In addition, because a virtual server image can in many cases run on a wide range of physical host servers, a disaster recovery strategy based on virtual servers allows you to spin up new servers in the cloud in the event that you don't have the requisite host infrastructure available on-premise.

Point-in-Time-Recovery

Point-in-Time-Recovery, or PITR, refers to the ability to choose from multiple points in the past when restoring data and applications after a disaster. PITR provides more flexibility and safeguards than a disaster recovery strategy that is based on a single data backup performed at regular intervals.

With a traditional disaster recovery strategy, you might create data backups every twenty-four hours. The data you restore after a disaster would, therefore, be up to twenty-four hours old, even if the disaster occurred more recently. Any data created more recently would be permanently lost.

With PITR, in contrast, you can choose to restore data from the point in time just before disaster struck. This ensures that any important files created prior to the disaster can be recovered.

Cloud-Based Disaster Recovery****

Traditionally, data backups were stored on dedicated backup servers that either existed alongside an organization's main servers or were housed in a separate, off-site location.

The problem with the former approach is that in the event that the entire data center was disrupted, the backup servers would go down along with the servers they were backing up because they were all in the same physical location.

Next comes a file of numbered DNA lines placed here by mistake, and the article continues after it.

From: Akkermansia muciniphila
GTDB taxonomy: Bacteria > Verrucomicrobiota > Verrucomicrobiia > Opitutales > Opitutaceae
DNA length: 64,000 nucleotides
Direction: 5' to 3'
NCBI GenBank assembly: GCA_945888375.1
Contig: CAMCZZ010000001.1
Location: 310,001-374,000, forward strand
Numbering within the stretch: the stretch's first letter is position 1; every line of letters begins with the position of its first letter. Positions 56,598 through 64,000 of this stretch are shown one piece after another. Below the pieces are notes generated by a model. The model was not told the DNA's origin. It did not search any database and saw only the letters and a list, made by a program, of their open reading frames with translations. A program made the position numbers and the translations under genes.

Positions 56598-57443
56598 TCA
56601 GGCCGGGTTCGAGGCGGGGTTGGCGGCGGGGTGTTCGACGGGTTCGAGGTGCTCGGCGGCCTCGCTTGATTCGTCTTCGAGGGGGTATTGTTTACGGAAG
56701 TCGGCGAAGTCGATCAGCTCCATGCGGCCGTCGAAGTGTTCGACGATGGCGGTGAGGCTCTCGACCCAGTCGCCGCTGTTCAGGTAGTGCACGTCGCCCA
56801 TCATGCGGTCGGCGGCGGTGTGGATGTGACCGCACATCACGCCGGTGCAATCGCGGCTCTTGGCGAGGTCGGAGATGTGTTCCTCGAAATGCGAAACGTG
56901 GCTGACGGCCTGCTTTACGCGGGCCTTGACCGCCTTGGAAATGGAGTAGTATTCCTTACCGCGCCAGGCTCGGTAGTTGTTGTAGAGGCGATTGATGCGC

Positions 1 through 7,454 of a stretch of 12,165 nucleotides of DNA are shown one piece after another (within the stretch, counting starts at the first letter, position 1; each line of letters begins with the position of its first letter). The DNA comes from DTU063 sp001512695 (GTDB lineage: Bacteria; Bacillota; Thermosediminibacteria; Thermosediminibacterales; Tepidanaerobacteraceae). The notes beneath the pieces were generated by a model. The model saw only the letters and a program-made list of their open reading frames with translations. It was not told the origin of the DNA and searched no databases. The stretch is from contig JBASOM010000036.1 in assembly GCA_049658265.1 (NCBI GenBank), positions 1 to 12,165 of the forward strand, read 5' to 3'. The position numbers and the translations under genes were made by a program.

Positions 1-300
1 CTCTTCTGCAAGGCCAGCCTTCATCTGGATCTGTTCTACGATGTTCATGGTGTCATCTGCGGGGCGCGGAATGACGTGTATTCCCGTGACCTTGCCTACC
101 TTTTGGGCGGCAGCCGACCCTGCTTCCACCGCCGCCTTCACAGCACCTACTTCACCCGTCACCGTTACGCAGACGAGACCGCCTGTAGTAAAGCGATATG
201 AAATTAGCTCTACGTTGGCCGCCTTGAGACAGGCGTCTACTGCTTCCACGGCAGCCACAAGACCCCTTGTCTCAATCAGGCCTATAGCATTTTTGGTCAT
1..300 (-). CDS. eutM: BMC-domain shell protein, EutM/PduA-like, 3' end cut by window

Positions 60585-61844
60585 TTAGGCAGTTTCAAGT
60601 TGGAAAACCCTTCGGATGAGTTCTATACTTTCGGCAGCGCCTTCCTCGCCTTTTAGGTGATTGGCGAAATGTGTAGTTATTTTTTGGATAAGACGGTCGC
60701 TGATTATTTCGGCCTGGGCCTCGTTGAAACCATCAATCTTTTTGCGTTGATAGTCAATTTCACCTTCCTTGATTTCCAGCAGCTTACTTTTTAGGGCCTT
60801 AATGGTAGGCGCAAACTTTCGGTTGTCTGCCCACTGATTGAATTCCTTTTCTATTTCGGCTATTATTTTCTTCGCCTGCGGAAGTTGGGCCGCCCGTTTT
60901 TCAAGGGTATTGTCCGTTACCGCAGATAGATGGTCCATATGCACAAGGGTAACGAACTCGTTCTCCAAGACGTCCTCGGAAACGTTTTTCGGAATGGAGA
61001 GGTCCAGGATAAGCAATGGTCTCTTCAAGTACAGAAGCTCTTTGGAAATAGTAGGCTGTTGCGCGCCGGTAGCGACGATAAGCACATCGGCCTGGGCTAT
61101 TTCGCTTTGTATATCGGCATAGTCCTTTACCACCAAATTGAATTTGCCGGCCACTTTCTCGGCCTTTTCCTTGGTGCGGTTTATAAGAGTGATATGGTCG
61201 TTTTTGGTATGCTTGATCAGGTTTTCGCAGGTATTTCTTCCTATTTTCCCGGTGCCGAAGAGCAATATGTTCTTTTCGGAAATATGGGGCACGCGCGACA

And the problem with the latter approach (off-site data backups) is that it is expensive. Maintaining a secondary data center solely for backup purposes isn't exactly cheap.

By moving data backup and recovery operations to the cloud, organizations can square this circle. They can back up their data to a remote location that will not go down if a disaster strikes their on-premise data center. At the same time, they can avoid the costs of maintaining a secondary storage site.

To be sure, there is a cost associated with cloud-based data backups, but in most cases, this is likely to be a more cost-effective solution than running another data center.

Conclusion

These new trends in disaster recovery share a few key features. One is that they enable a greater degree of automation -- which in turn reduces costs (because you don't need as many personnel to perform disaster recovery tasks) and speeds results (because automated processes usually go faster than manual ones).

Another is more flexibility. Virtualization and cloud-based data storage provide choice regarding exactly how to backup and restore infrastructure. PITR gives you more flexibility to select which data to back up.

Finally, these new trends enable greater efficiency. They allow organizations to build more robust disaster recovery strategies while spending less on disaster recovery.

Talon provides the data integration, storage and collaboration tools necessary to build efficiency and flexibility into your disaster recovery strategy. Click here to learn more about the TalonFAST solution.